The number of available hospital beds, especially for children, is declining throughout Minnesota due to increased demand and the ongoing fourth wave of COVID-19 cases.
Health Commissioner John Malcolm said on Thursday that some parts of the state do not have open hospital beds with proper staff to care for patients. The number of beds available in other areas is in single digits.
“We’ve been saying since the beginning of this pandemic that our top priority is to protect the ability of our health systems to get the care people need,” Malcolm said. “Capacity is tight everywhere, including in pediatric hospital beds.”
Around 900 COVID-19 patients needing care have filled beds and more than expected with serious conditions like heart attacks and strokes. Health officials now believe the increased need for hospital care is due, in part, to people who previously postponed other care during the pandemic.
Dr Kevin Croston, CEO of North Memorial Health in Robinsdale, said it was not unusual for a hospital to discharge 100 patients a day, only to fill those beds immediately.
“It’s probably been the most challenging year I’ve experienced in my 30-plus-year career,” Croston said. “Every element of our health system is incredibly stressed. It has been around for a long time and it just keeps on building up.”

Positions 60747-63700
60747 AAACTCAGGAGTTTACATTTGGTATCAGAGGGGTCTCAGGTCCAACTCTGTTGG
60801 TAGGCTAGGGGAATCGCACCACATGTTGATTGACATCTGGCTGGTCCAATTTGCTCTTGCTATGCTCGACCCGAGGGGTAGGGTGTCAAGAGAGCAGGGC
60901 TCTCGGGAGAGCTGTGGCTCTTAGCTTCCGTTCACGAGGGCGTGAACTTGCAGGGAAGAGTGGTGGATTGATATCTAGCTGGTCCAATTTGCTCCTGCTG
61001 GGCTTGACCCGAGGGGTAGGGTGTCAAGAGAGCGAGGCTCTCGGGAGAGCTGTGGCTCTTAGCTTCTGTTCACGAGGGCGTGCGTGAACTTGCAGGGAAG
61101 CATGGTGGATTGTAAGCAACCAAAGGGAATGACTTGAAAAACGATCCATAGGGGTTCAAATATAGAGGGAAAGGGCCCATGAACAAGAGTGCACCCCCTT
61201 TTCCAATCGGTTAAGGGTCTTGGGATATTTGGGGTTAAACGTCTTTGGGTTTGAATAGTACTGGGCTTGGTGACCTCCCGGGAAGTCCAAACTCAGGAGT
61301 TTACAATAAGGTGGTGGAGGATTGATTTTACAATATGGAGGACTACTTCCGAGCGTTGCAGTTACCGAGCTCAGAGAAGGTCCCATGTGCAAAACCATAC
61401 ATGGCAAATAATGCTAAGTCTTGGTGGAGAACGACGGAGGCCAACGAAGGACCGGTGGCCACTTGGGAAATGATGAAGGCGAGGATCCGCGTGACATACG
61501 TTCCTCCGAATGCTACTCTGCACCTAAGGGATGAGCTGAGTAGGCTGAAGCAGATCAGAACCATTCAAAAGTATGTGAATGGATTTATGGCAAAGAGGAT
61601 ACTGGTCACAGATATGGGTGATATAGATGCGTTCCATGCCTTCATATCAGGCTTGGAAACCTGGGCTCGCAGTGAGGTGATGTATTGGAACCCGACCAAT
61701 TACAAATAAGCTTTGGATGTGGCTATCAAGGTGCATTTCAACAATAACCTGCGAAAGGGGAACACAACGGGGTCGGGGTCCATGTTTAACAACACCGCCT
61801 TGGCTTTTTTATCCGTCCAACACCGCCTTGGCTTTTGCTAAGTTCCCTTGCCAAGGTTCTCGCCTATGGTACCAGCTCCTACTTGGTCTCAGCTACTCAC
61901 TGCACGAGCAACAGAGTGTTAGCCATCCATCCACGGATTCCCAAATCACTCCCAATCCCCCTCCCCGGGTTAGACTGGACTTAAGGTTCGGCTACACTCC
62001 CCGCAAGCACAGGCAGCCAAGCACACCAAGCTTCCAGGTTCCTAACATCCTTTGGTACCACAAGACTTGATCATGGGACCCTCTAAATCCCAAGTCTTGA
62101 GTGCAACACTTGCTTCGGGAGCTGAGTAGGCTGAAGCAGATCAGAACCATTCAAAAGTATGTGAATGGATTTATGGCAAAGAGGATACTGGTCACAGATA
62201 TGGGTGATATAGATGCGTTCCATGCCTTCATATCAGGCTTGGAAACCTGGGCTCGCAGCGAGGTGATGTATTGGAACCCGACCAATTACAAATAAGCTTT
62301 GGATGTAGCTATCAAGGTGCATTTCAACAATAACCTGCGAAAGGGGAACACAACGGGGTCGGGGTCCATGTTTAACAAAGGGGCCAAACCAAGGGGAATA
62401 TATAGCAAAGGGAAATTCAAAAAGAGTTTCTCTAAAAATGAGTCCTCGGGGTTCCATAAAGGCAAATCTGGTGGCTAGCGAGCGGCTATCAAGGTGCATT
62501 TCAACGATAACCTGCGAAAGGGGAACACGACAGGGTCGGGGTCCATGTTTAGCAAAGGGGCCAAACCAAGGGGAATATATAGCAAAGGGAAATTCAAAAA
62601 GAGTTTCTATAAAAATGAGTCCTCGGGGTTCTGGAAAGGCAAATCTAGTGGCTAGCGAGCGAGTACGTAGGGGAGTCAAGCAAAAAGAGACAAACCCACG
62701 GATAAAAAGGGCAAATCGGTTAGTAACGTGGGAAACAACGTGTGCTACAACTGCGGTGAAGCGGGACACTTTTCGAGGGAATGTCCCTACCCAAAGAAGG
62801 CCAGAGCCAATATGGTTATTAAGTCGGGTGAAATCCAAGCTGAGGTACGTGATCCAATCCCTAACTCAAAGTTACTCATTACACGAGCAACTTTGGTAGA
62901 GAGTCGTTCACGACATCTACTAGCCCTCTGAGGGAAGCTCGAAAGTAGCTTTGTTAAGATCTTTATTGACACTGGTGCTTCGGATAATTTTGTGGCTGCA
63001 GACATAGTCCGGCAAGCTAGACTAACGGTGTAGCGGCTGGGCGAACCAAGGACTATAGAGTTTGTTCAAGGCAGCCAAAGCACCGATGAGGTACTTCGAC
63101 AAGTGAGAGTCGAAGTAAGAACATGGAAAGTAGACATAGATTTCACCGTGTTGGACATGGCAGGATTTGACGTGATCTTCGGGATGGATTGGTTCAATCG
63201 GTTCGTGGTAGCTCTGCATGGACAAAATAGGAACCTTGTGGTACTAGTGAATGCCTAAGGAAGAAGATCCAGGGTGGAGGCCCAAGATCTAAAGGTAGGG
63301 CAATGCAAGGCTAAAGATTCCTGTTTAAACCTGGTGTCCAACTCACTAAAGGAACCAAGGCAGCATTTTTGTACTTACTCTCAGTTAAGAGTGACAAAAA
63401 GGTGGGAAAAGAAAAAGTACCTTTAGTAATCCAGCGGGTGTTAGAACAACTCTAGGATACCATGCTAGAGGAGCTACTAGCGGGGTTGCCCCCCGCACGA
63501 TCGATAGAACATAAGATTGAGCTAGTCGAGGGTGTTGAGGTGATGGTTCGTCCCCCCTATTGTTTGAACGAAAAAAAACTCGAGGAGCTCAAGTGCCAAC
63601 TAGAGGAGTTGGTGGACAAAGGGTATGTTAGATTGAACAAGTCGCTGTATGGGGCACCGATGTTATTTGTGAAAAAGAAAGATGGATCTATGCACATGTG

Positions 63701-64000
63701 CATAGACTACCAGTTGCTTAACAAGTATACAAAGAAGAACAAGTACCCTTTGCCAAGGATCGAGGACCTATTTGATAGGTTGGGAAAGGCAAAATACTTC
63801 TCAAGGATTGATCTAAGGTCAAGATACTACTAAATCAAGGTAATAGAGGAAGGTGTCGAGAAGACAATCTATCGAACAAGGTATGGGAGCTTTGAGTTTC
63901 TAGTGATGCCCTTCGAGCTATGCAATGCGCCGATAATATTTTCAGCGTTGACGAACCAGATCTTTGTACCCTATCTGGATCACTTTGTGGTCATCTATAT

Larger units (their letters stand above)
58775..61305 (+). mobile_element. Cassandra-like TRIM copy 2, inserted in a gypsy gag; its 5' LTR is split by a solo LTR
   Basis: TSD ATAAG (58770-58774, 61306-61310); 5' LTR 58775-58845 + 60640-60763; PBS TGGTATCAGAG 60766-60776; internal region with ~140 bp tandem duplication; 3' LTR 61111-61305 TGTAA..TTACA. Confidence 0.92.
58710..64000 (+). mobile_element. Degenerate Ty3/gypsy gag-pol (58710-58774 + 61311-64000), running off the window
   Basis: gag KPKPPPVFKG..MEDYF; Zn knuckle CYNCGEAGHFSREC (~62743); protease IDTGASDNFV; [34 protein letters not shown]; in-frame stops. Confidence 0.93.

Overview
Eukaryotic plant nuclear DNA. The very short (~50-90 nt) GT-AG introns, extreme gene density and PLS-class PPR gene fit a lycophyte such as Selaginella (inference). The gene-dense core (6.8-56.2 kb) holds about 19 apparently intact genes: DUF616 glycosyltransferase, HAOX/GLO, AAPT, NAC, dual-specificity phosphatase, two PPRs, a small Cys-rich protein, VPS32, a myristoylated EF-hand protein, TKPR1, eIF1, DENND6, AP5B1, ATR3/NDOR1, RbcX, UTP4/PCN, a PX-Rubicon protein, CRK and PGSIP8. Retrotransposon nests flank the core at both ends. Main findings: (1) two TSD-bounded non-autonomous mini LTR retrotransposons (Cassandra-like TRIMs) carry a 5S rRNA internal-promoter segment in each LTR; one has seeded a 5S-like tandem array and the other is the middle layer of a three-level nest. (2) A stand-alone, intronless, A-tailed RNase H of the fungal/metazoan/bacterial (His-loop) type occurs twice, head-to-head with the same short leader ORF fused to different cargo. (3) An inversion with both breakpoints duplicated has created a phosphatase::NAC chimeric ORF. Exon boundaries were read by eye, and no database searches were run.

He said 75 per cent of COVID-19 patients in routine hospital beds – and 100 per cent of patients in intensive care – are without vaccination.
More people are currently hospitalized with COVID-19 than at any other time this year. The number of people needing care is almost half what it was at the peak of the state’s worst surge, in December, just before vaccines were available.
Leaders at hospitals across Minnesota say they are working together to find ways to maintain capacity and care for patients. In some cases that involves adjournment procedures.
The biggest capacity challenge for providers is staffing shortages, Croston said, something that has reached significant levels. Nationwide, health care providers are leaving the profession because of the stress of the 19-month-long pandemic.
“The employees are tired and they are working harder than ever,” he said.
Dr. Mark Gorelick, President and CEO of Children’s Minnesota, said there has been a dramatic increase in pediatric patients over the past few months. This includes an unexpected increase in respiratory syncytial virus, or RSV, as well as an increase in both trauma and acute mental health cases.
“We’re doing everything we can. The good news is it’s working,” Gorelik said. “It’s stressful, but we’re meeting the needs of children in the state.”
Rachel H. Schultz, President and CEO of Winona Health, said rural hospitals are facing the same capacity challenges as the Twin Cities Metro.
Schultz, Gorelik and Croston all said community members can help health care providers maintain hospital capacity by following coronavirus mitigation measures such as vaccinations, wearing masks in public and staying home when sick.
“We are here to help and we need the help of our communities to get this together,” Schultz said.